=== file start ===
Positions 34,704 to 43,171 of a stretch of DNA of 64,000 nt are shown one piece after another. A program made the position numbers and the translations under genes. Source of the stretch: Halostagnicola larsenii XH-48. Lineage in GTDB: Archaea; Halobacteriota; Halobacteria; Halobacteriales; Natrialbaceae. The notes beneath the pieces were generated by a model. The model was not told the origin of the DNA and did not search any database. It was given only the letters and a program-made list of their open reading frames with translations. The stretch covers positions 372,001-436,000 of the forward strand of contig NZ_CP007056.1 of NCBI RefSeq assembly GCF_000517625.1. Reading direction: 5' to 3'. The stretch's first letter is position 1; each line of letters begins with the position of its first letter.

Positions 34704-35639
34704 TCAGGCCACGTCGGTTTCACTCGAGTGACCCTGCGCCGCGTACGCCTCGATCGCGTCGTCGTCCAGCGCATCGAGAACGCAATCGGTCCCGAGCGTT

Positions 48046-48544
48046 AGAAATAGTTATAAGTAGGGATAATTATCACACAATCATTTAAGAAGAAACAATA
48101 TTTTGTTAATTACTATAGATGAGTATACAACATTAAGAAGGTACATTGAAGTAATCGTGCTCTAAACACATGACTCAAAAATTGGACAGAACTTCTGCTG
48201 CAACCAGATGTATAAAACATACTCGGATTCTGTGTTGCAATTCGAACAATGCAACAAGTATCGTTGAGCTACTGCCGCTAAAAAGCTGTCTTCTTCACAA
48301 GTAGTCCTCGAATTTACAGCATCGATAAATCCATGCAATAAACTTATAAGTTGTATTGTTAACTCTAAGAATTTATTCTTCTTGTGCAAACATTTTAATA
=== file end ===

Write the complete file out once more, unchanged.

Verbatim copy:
Positions 34,704 to 43,171 of a stretch of DNA of 64,000 nt are shown one piece after another. A program made the position numbers and the translations under genes. Source of the stretch: Halostagnicola larsenii XH-48. Lineage in GTDB: Archaea; Halobacteriota; Halobacteria; Halobacteriales; Natrialbaceae. The notes beneath the pieces were generated by a model. The model was not told the origin of the DNA and did not search any database. It was given only the letters and a program-made list of their open reading frames with translations. The stretch covers positions 372,001-436,000 of the forward strand of contig NZ_CP007056.1 of NCBI RefSeq assembly GCF_000517625.1. Reading direction: 5' to 3'. The stretch's first letter is position 1; each line of letters begins with the position of its first letter.

Positions 34704-35639
34704 TCAGGCCACGTCGGTTTCACTCGAGTGACCCTGCGCCGCGTACGCCTCGATCGCGTCGTCGTCCAGCGCATCGAGAACGCAATCGGTCCCGAGCGTT

Positions 48046-48544
48046 AGAAATAGTTATAAGTAGGGATAATTATCACACAATCATTTAAGAAGAAACAATA
48101 TTTTGTTAATTACTATAGATGAGTATACAACATTAAGAAGGTACATTGAAGTAATCGTGCTCTAAACACATGACTCAAAAATTGGACAGAACTTCTGCTG
48201 CAACCAGATGTATAAAACATACTCGGATTCTGTGTTGCAATTCGAACAATGCAACAAGTATCGTTGAGCTACTGCCGCTAAAAAGCTGTCTTCTTCACAA
48301 GTAGTCCTCGAATTTACAGCATCGATAAATCCATGCAATAAACTTATAAGTTGTATTGTTAACTCTAAGAATTTATTCTTCTTGTGCAAACATTTTAATA